Selfishness In Mark Twain's The Adventures Of Tom Sawyer

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Man is undoubtedly kind hearted because they will always help others who are down and in worse condition than themselves. Man is instinctively selfless as well. They will put their protection and safety in jeopardy to ensure the well being of another individual. The nature of man is kind hearted and selfless. Others will argue that humans are actually selfish, and only do good for personal gain. Ultimately, however, human nature’s goal is to seek and care for an individual in peril or danger and to do anything needed and possible to help. No matter the situation or cost. Human nature has a kind, caring heart for others. Mark Twain would agree with this because, in his book The Adventures of Tom Sawyer, the main character, comforts his girlfriend, Becky when they are lost in an unexplored cave. Becky broke down quite often and "Tom tried to think of some way of…show more content…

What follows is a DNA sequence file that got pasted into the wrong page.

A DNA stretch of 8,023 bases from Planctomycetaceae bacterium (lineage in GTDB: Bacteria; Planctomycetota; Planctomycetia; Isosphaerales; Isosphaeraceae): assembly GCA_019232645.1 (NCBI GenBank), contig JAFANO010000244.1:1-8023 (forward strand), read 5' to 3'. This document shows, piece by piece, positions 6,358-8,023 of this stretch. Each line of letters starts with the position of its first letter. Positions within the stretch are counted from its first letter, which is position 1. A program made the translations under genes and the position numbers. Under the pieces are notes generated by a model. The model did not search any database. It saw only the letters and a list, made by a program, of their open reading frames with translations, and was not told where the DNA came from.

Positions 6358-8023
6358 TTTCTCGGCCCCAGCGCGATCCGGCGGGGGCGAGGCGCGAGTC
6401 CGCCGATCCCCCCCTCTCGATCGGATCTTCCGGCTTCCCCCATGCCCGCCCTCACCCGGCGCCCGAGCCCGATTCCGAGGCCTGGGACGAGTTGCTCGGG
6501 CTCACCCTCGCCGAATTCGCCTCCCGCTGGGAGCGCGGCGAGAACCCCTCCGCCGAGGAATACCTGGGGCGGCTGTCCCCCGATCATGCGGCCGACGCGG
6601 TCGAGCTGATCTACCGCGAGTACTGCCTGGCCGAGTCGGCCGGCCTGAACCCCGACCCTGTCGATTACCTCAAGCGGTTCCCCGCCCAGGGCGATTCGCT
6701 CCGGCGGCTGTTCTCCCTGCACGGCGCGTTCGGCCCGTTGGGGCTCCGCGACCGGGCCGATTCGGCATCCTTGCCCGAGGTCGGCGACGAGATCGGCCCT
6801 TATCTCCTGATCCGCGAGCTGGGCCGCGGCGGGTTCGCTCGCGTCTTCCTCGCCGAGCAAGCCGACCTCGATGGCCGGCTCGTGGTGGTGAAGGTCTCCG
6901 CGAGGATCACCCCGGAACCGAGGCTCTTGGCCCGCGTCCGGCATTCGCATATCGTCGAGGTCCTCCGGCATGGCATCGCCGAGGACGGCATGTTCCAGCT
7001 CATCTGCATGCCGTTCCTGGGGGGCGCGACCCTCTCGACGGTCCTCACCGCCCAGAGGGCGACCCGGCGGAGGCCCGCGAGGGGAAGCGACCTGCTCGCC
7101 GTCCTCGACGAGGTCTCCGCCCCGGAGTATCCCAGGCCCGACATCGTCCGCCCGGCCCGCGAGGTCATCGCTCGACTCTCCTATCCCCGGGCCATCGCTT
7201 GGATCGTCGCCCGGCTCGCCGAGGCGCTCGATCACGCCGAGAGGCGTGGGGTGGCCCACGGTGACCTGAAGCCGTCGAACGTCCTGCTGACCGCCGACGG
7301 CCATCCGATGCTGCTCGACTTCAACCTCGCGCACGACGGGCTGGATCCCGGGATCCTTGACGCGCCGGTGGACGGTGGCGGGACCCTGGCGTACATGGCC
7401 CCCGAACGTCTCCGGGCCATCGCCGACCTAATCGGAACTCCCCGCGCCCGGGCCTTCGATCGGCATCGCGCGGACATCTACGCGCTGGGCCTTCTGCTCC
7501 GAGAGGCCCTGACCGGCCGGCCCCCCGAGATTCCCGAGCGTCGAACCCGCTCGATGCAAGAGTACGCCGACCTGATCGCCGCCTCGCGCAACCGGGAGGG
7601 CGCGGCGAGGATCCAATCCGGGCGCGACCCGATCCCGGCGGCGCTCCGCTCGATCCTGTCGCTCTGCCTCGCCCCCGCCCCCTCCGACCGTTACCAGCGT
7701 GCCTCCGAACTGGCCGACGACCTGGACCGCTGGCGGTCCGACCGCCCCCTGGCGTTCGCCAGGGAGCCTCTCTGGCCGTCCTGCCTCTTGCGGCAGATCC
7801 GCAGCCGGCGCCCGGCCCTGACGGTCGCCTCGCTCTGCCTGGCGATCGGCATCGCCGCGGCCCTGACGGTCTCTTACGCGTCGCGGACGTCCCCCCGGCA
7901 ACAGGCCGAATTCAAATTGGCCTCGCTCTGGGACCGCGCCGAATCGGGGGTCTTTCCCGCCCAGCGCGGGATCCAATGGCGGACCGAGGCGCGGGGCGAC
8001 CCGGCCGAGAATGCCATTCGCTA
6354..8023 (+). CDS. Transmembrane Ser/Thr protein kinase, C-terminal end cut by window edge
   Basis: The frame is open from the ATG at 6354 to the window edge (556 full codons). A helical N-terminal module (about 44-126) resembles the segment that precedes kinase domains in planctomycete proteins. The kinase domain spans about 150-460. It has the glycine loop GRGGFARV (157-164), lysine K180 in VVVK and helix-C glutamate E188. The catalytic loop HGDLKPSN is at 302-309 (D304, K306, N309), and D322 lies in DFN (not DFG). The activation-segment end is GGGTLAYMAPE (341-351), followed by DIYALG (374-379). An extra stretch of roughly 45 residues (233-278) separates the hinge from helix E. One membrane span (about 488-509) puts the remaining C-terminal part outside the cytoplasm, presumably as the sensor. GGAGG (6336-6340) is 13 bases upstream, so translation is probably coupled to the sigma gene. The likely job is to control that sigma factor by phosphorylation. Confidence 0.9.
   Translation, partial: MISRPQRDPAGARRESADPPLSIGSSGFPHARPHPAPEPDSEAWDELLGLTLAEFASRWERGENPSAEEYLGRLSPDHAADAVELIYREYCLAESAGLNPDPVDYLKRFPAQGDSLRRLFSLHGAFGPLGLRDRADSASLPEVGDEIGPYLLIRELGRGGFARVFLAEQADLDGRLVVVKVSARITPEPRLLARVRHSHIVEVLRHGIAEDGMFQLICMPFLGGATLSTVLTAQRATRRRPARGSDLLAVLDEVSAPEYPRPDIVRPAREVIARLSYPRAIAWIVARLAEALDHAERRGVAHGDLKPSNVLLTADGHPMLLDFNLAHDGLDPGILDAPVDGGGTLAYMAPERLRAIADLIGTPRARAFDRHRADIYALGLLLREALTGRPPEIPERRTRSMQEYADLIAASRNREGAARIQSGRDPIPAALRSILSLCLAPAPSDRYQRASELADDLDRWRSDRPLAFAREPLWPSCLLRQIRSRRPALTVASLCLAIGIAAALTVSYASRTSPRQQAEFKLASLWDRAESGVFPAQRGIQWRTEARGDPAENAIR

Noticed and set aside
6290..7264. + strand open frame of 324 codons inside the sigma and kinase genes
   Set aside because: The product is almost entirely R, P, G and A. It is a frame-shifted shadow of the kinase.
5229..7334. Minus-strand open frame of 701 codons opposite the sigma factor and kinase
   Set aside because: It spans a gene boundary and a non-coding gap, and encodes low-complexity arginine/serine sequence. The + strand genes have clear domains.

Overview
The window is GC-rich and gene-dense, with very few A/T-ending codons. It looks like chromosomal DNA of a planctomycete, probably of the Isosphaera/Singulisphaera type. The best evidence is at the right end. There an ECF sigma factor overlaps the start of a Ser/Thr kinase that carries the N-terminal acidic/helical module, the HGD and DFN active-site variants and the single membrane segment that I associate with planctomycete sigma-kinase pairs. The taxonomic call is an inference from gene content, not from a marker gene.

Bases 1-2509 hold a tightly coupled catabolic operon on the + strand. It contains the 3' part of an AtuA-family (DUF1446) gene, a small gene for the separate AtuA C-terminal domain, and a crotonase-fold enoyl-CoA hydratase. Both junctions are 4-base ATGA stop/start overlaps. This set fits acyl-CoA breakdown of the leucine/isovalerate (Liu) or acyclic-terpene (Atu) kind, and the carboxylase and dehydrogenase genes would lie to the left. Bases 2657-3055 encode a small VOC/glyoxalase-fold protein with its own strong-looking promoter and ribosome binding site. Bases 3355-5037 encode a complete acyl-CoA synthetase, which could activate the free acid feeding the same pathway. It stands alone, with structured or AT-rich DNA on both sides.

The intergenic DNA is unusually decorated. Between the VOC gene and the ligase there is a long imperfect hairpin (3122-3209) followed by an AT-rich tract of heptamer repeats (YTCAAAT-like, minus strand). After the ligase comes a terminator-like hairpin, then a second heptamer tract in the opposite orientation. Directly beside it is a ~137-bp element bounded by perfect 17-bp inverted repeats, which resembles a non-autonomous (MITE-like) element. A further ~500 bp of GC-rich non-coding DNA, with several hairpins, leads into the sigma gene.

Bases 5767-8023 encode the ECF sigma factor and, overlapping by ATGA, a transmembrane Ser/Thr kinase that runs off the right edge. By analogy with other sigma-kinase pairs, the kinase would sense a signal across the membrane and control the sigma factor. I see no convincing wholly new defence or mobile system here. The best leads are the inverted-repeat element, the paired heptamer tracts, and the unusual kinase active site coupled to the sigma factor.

Bernard Mandeville believed that man is “extraordinarily selfish, cunning, and stubborn" (Mandeville). However, he ignores the fact that even if man is selfish, that man will stand in the way of danger, to save another person. Man will put another human before him, fully accepting the dangers and costs that will come with it. Twain exemplifies this trait in human nature with Tom, once again. Tom is called to testify for a falsely accused man that has been charged with murder, and Tom was at the site, unnoticed when it happened. With the true murderer in the courtroom, Tom "was badly scared" (Twain 214) and conflicted on whether or not to tell the whole story, knowing that Injun Joe would without a doubt, kill him. "Tom began-hesitatingly at first" (Twain 216) and decided to put the wellbeing and condition of the falsely accused man before his own safety and life. Understandably, Tom only hesitated because he was very nervous and traumatized by the whole situation, as any 11-year-old boy should
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